3. Rise of the Indian coach?

Delhi Waveriders Unveils Team For Hockey India League

India’s ranking is an insignificant 11th in world hockey as mentioned earlier, but the only Indian coach (A K Bansal) in the HIL has outclassed his more illustrious foreign counterparts with Delhi Waveriders topping the charts for quite a while – even if he does not go on to win the tournament as that will depend on the team’s form on the day. It must be remembered that the inaugural WSH was won by an Indian coach, Rajinder Singh, though there were three reputed foreign coaches (out of eight) in the fray there. So, will Indians be invited to coach in the West in greater numbers because of this development (former national coach Cedric D’Souza , a TV pundit at HIL, is the rare Indian who is a regular on the coaching circuit in Europe)?

4. Mumbai‘s miseries

Why has the Mumbai franchise been the non-performer in both leagues? In the WSH, Mumbai Marines finished last out of eight teams, with 13 points from 14 games and nine defeats. Mumbai Magicians now are languishing in last spot in the HIL after eight rounds. The Marines too were coached by an Australian, the highly accomplished Andrew Meredith, assistant coach to the 2012 Olympic gold medal winning German national team, though he was not around in between due to his national commitments.

Incidentally, can the Magicians script a magical turnaround like the Karnataka Lions did in the WSH and at least reach the semi-finals?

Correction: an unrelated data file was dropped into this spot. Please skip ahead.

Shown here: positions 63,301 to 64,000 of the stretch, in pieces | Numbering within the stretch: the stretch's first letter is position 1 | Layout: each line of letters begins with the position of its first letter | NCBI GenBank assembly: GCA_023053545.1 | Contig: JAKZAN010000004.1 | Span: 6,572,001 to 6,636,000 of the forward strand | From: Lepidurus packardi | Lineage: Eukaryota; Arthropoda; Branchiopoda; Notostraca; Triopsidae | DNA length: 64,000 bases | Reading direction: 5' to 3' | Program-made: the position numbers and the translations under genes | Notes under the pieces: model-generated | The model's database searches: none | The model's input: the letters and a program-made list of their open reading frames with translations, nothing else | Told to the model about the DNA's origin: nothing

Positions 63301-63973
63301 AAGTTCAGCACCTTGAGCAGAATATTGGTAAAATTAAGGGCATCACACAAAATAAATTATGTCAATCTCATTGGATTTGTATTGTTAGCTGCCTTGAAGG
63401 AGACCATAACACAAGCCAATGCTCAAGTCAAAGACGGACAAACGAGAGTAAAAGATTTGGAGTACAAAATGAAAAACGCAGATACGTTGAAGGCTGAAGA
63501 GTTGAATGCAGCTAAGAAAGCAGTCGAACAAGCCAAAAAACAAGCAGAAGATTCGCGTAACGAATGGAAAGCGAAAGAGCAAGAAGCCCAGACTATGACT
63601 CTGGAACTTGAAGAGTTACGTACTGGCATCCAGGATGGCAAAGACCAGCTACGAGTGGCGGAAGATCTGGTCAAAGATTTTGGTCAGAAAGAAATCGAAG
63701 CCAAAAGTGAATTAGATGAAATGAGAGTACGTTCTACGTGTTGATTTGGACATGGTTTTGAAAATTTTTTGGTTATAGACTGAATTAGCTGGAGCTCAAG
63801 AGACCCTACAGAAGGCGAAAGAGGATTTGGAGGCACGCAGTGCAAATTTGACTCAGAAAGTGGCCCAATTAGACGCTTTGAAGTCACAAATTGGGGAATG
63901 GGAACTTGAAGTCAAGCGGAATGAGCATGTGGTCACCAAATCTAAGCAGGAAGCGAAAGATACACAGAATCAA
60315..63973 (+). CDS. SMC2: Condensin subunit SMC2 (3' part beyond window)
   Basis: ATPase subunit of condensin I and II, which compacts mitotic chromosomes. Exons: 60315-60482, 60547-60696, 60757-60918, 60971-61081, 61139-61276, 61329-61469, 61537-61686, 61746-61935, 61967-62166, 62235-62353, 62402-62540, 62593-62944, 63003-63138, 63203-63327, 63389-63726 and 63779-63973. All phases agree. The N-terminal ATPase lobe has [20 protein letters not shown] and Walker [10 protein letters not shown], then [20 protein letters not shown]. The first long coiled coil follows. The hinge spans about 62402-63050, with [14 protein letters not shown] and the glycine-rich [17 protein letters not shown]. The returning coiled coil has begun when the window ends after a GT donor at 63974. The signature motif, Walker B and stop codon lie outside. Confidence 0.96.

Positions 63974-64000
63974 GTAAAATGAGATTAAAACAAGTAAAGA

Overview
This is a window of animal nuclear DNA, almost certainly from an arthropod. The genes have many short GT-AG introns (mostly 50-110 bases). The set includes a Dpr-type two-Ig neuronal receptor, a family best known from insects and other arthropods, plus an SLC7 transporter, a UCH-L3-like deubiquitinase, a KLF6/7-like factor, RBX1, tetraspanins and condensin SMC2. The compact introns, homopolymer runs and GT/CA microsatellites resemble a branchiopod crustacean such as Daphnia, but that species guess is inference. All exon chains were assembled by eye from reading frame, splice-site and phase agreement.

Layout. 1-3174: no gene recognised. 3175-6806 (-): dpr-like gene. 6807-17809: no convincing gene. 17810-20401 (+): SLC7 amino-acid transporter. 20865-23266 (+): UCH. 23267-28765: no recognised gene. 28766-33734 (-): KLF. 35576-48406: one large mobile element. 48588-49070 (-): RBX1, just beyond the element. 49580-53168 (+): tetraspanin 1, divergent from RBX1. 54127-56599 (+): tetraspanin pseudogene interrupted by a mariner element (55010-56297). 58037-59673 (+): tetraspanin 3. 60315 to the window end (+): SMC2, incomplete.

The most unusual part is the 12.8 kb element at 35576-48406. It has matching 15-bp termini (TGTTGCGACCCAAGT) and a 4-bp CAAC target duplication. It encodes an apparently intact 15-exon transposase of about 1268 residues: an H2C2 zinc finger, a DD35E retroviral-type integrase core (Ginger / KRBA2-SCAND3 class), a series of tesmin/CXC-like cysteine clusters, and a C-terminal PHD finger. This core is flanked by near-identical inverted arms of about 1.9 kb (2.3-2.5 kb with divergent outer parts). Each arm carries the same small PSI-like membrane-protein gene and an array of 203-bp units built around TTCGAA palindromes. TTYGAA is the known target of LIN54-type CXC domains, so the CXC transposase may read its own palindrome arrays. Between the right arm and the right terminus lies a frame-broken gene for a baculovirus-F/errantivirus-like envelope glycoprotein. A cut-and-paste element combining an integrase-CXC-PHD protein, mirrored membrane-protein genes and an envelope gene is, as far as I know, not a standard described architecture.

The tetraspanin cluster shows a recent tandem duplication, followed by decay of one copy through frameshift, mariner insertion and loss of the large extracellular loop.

5. Unlucky Charlesworth

Spare a thought for Ric Charlesworth who seems to be mostly bereft of luck. As a redoubtable player in a redoubtable team, he could not win an Olympic gold, though he did manage one in the 1986 World Cup. As a coach too, he won the 2010 Men’s World Cup but could not repeat the feat at the 2012 Olympics as men’s coach, though he has won Olympic gold twice as coach of the Hockeyroos. Perhaps his time will come in 2016!

6. Sandeep Singh’s second coming

Spare a thought for Sandeep Singh too. He is the leading scorer in the HIL by a mile – 11 goals and counting. It must be noted that all other franchises except Mumbai have foreign goalkeepers from among the leading teams in the world, so the penalty corner exponent’s feat is rather special. It must however not be forgotten that Sandeep was a flop at the London Olympics 2012 and could score only 2 goals while being prolific in the Olympic qualifiers against lesser teams earlier. Will his new-found form help him regain his place in the national team or will the fact that Mumbai have conceded the maximum number of goals (as of now), prejudice Michael Nobbs’ mind against his recall?

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Edited by Staff Editor